On the mound and in the batter’s box

Johnathan Lavallee (32) throws a pitch against Los Angeles Mission College at Joe Kelly Field in Woodland Hills, Calif. on April 12, 2019. The Brahmas lost 8-7. Photo by Blake Williams.

Stepping onto the mound at Dodger Stadium, Johnathan Lavallee looked up into rows of empty seats, and at that moment, he could see his dreams becoming a reality.

He pitched at the stadium when Brahmas’ head coach Bill Picketts’ friend, who is a scout for the Dodgers, needed some players to test out a new machine that registers how fast the ball is being thrown and hit.

“When I was on that mound, it was a different feeling than I have ever felt before,” Lavallee said. “At that moment I was like this is where I belong, this is where I need to be.”

Lavallee is moving closer to returning to the historic ballpark as he is currently the ace of the Brahmas pitching staff and one of their best offensive players.

Picketts said Lavallee getting that opportunity was a neat experience for him, even though there was nobody in the stands because it gave him a different outlook.

“It’s something that the players dream about and if they never have that experience, it is tough to realize it and make it happen,” Picketts said.

Lavallee said the experience of pitching and the looking up at the size of the stadium was intimidating.

“You are on the mound looking up, but looking at all the seats you could literally see it curve in when you know it doesn’t curve in,” Lavallee said.

Lavallee’s love for baseball was sparked by watching others play it.

“Watching my brothers play and seeing them succeed to then watching the highest level of play and wanting to get to that highest level,” Lavallee said.

Lavallee is a two-way player on the team, however, he cannot say that he likes either one more, as long as he is in the game.

“I see myself more as a pitcher going farther into the future,” Lavallee said. “It’s basically the same. I have the same amount of fun pitching as I do hitting.”

Picketts said that Lavallee has been awesome with his skills because it is a hard thing to do.

“He might be one of the better pitchers in the conference with his numbers,” Picketts said.

Picketts also said that Lavallee has a phenomenal work ethic. He highlighted the strides Lavallee made from last year to this year by preparing himself mentally and physically in the offseason.

“His pitching has been great,” Picketts said. “He is actually swinging the bat pretty well and being pretty offensive. He made a commitment and hard work pays off.”

Lavallee said before games it is important for him to visualize the game and meditate.

“It helps me stay calm and focused on what I can control because I hate not knowing of something I can control,” Lavallee said. “So the meditation helps me stay in the moment, stay with what I can control.”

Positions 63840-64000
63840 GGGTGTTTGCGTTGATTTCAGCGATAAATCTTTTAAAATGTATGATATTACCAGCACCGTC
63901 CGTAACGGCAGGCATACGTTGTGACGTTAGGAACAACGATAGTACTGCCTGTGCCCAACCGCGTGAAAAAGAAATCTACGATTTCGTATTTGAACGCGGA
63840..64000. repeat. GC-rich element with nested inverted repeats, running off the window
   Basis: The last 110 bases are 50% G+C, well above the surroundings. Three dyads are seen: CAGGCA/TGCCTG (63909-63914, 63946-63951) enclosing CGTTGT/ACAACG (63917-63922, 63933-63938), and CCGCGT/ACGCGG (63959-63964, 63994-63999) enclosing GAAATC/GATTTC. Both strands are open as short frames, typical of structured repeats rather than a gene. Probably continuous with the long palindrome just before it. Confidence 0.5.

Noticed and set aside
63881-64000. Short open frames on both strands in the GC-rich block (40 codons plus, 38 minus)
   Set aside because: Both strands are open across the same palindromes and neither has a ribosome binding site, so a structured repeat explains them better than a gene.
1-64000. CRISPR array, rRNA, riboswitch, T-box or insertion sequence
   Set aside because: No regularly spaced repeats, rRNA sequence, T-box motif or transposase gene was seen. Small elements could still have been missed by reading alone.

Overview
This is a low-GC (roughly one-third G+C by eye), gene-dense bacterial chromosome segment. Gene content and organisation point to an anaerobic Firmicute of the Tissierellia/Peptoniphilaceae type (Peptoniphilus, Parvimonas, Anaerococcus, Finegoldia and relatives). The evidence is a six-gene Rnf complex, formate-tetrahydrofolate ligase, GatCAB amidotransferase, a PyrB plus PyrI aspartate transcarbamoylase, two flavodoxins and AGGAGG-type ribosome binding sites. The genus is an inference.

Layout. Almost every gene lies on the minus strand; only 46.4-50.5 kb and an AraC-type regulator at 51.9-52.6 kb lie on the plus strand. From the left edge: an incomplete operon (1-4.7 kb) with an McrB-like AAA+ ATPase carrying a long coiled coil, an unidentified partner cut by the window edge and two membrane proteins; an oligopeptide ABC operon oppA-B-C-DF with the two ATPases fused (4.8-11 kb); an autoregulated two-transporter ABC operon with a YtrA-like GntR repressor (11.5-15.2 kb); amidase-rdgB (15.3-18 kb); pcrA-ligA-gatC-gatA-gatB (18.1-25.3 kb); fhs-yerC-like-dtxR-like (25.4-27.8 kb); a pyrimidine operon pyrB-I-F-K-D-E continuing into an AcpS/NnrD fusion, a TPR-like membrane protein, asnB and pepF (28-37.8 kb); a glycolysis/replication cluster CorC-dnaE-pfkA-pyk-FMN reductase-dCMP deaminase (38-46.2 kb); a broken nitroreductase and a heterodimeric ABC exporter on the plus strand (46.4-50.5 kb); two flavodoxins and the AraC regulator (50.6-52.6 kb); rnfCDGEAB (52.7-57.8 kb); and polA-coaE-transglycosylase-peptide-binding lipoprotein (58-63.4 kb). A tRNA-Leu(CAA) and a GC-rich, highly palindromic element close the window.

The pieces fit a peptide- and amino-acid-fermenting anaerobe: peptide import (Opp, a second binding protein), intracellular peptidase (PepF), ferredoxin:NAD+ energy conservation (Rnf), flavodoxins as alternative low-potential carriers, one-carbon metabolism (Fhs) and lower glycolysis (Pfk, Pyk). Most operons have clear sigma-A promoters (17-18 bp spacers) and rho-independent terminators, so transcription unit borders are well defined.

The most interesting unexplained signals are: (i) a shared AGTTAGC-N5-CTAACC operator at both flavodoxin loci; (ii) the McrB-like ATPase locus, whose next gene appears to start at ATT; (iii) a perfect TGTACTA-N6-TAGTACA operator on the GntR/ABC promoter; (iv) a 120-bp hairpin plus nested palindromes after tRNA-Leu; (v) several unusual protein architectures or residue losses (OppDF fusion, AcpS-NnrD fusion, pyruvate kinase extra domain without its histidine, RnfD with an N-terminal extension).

Lavallee said his mental game has been his weakest part of his game but he is taking steps to improve it with the help from his teammates.

“I knew that I would have some big role to play whether it be a starter, a leader or a producing guy,” Lavallee said. “So developing that mental game really helps me focus on what really matters such as getting this team on track.”

Lavallee’s teammate Diego Harris has been a big help in strengthening the mental side of his game.

“I told him he needed to meditate more and focus on his breath,” Harris said.  “And just be able to live in the present moment, no matter what happened in the past or what he is about to face in the future.”

Lavallee said his father is his inspiration because he works hard day and night to put food on the table as well as a roof over his head.

“This whole thing of playing baseball, I’m not just doing it for me, but I’m doing it for him,” Lavallee said. “So when he is a bit older I can take care of him as much as he is taking care of me.”

When it comes to attending a division one school after Pierce, he said there is no specific school he would go to.

“My main focus is just a school that I would be great in and that I will get playing time,” Lavallee said. “I can go to Vanderbilt and have 10 innings or I can go to CSUN and get 60 to 80.”

He cares more about getting on the field so he can continue to improve.

“This is how you are going to progress rather than just sitting on the bench wearing the uniform,” Lavallee said.

His off-field hobbies include anything that is done outdoors, such as swimming and hiking.

When he’s not doing something outdoors, Lavallee admits that he is a sneakerhead.

“I like good shoes,” Lavallee said. “So if I have the type of money, I will spend a few on shoes.”

After Pierce, Lavallee said his academic plans are up in the air because he has so much faith he will get to where he wants in the sport.

While being at Pierce for two years, Lavallee has tried to relate his academics to baseball. He has focused on kinesiology and exercise science.

Lavallee said the level where he is at now is all about growth. His focus is on the progression of the team and still having fun while playing.

“It’s not about getting to a state championship, it is all about getting to that division one school,” Lavallee said. “So you can see your name on that draft board.”